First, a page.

In article <2m6i7u$esc at mserv1.dl.ac.uk>
Jeroen Coppieters, jecop at gengenp.rug.ac.be writes:
>On 15 Mar 1994 j0m1742 at venus.tamu.edu wrote:
>>> These results indicate that even the fastest Power Mac
>> (8100/80) is barely faster in emulation mode than a
>> 40 MHz 030 chip (IIfx) while the 6100/60 is significantly slower
>> than the IIfx. The Quadra 840AV is the real peformer in
>> this group, over two times faster than any of the other
>>>> It is obvious that the Power Mac is not a good platform for
>> running PAUP unless you are using it mainly for other things
>> and are satisfied with IIfx-like performance. I understand that
>> David Swofford is working on a Unix version of PAUP and if that
>> is the case, PAUP users who will be analyzing large data sets
>> should probably save their money and wait for that option.
>This gives a completely wrong impression. I do not have PAUP here so I'm
>not sure about it. But I had a similar experience with ClustalV
>The reason of the slow performing PowerMac was that
>1)ClustalV is written in Think C (Is PAUP in Think C?)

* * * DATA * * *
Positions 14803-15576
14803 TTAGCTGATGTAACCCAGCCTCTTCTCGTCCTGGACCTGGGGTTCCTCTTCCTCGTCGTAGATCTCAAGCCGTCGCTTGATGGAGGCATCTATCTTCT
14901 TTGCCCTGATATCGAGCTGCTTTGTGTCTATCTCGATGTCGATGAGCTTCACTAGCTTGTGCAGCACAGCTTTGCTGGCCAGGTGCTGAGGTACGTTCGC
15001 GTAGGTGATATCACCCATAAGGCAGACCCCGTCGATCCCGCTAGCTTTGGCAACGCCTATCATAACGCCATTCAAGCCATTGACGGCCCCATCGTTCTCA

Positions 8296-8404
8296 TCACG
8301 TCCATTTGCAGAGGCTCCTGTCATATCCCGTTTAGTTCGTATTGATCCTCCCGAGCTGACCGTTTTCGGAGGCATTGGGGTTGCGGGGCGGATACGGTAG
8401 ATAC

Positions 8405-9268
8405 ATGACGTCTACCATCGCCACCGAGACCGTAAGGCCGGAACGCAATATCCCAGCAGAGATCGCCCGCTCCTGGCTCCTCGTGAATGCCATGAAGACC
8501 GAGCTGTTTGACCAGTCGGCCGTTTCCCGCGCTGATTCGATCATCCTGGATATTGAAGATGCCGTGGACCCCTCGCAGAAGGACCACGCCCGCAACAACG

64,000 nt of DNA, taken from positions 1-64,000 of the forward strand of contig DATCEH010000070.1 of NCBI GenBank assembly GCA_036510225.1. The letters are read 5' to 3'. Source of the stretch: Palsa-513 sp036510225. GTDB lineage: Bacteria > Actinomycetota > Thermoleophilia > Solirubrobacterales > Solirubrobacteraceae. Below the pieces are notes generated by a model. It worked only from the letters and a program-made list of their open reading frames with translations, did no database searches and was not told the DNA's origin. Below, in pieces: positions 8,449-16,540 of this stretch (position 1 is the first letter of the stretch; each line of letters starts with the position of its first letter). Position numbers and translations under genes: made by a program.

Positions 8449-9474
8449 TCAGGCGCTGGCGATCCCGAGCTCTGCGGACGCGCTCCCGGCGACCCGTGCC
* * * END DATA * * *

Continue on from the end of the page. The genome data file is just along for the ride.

>2) Think C has an it's own set of routines for emulating the
>coprocessor. If this is turned of, the code is not portable to Macs
>So, If you run Think C code that needs a coprocessor, it will be slow
>because you run an emulation of a 68040 with a disabled coprocessor.
>Recompile the program with switched coprocessor option and you will
>already see a big increase in performance, even though you still run the
>68040 emulation, and not a native compiled program.
I think both of these statements are a bit misleading. First of all, the
Power Mac has already amazed most people in its ability to run all but
a very few current software packages in the emulation mode. One shouldn't
expect better performance than a normal high-end 68030 Mac when running
in this mode. When Swofford gets around to recompiling the code with
a native ppc compiler, PAUP should fly! I would guess that it won't be
as difficult as some programs to port, because Swofford has already gone
to great extremes to make the basic functionality of PAUP portable to
all major platforms.
Second, PAUP depends very little on floating point calculations. It uses
integer bit operations almost exclusively. This means that a coprocessor
is not going to matter much at all. This is very different than maximum
likelihood software, for example, that is heavily floating point dependent.
The Power Mac should be very good at dealing with integer calculations,
as soon as the code is recompiled in native mode. How much of an increase
is gained for most programs is something that I have seen various estimates
of, but I suspect that it will be worth the effort in modifying the code.
PAUP is compiled for the Mac version in Think C, but there may be other
options (MetroWorks Code Warrier) for the conversion to Power Mac versions.